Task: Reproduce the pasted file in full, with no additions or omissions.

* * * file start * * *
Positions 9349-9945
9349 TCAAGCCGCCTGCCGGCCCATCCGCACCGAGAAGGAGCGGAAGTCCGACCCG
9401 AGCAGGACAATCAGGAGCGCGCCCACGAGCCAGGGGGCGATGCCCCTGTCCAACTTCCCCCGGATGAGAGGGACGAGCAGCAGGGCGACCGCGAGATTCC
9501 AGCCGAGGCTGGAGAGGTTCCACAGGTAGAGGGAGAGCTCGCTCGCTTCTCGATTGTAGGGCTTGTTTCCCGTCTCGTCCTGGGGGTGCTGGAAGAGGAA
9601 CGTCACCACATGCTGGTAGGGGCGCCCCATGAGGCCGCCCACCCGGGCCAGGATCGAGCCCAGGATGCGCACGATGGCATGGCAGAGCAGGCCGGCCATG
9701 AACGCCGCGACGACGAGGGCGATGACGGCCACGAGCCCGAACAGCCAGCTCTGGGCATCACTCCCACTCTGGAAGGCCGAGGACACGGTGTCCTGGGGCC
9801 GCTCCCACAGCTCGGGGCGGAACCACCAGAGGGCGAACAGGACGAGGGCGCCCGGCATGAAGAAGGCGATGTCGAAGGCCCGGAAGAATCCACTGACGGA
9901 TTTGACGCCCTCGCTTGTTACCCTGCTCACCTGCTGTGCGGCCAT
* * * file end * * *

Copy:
Positions 9349-9945
9349 TCAAGCCGCCTGCCGGCCCATCCGCACCGAGAAGGAGCGGAAGTCCGACCCG
9401 AGCAGGACAATCAGGAGCGCGCCCACGAGCCAGGGGGCGATGCCCCTGTCCAACTTCCCCCGGATGAGAGGGACGAGCAGCAGGGCGACCGCGAGATTCC
9501 AGCCGAGGCTGGAGAGGTTCCACAGGTAGAGGGAGAGCTCGCTCGCTTCTCGATTGTAGGGCTTGTTTCCCGTCTCGTCCTGGGGGTGCTGGAAGAGGAA
9601 CGTCACCACATGCTGGTAGGGGCGCCCCATGAGGCCGCCCACCCGGGCCAGGATCGAGCCCAGGATGCGCACGATGGCATGGCAGAGCAGGCCGGCCATG
9701 AACGCCGCGACGACGAGGGCGATGACGGCCACGAGCCCGAACAGCCAGCTCTGGGCATCACTCCCACTCTGGAAGGCCGAGGACACGGTGTCCTGGGGCC
9801 GCTCCCACAGCTCGGGGCGGAACCACCAGAGGGCGAACAGGACGAGGGCGCCCGGCATGAAGAAGGCGATGTCGAAGGCCCGGAAGAATCCACTGACGGA
9901 TTTGACGCCCTCGCTTGTTACCCTGCTCACCTGCTGTGCGGCCAT